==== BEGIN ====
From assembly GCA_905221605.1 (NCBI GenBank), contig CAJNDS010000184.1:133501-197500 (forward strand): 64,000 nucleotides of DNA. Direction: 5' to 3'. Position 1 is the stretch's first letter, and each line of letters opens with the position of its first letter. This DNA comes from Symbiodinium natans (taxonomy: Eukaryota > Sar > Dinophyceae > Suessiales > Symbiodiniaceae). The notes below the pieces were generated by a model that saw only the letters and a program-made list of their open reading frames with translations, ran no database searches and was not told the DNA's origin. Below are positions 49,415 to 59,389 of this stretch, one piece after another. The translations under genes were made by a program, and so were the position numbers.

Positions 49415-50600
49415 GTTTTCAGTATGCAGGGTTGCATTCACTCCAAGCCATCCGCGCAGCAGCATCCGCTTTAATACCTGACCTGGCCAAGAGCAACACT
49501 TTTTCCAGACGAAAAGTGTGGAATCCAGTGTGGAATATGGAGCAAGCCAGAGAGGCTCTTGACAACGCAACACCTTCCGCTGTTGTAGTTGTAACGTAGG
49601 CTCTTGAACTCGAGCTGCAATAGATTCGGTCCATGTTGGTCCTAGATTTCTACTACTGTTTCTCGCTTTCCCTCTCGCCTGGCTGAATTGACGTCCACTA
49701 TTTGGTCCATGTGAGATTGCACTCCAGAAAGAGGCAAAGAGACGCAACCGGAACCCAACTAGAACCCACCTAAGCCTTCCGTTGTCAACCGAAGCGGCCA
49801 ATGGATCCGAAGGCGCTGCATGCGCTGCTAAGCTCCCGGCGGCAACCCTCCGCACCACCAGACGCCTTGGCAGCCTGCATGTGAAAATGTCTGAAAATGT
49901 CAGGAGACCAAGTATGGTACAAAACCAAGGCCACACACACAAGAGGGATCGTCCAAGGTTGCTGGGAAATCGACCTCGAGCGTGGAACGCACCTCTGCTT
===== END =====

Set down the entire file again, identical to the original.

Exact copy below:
From assembly GCA_905221605.1 (NCBI GenBank), contig CAJNDS010000184.1:133501-197500 (forward strand): 64,000 nucleotides of DNA. Direction: 5' to 3'. Position 1 is the stretch's first letter, and each line of letters opens with the position of its first letter. This DNA comes from Symbiodinium natans (taxonomy: Eukaryota > Sar > Dinophyceae > Suessiales > Symbiodiniaceae). The notes below the pieces were generated by a model that saw only the letters and a program-made list of their open reading frames with translations, ran no database searches and was not told the DNA's origin. Below are positions 49,415 to 59,389 of this stretch, one piece after another. The translations under genes were made by a program, and so were the position numbers.

Positions 49415-50600
49415 GTTTTCAGTATGCAGGGTTGCATTCACTCCAAGCCATCCGCGCAGCAGCATCCGCTTTAATACCTGACCTGGCCAAGAGCAACACT
49501 TTTTCCAGACGAAAAGTGTGGAATCCAGTGTGGAATATGGAGCAAGCCAGAGAGGCTCTTGACAACGCAACACCTTCCGCTGTTGTAGTTGTAACGTAGG
49601 CTCTTGAACTCGAGCTGCAATAGATTCGGTCCATGTTGGTCCTAGATTTCTACTACTGTTTCTCGCTTTCCCTCTCGCCTGGCTGAATTGACGTCCACTA
49701 TTTGGTCCATGTGAGATTGCACTCCAGAAAGAGGCAAAGAGACGCAACCGGAACCCAACTAGAACCCACCTAAGCCTTCCGTTGTCAACCGAAGCGGCCA
49801 ATGGATCCGAAGGCGCTGCATGCGCTGCTAAGCTCCCGGCGGCAACCCTCCGCACCACCAGACGCCTTGGCAGCCTGCATGTGAAAATGTCTGAAAATGT
49901 CAGGAGACCAAGTATGGTACAAAACCAAGGCCACACACACAAGAGGGATCGTCCAAGGTTGCTGGGAAATCGACCTCGAGCGTGGAACGCACCTCTGCTT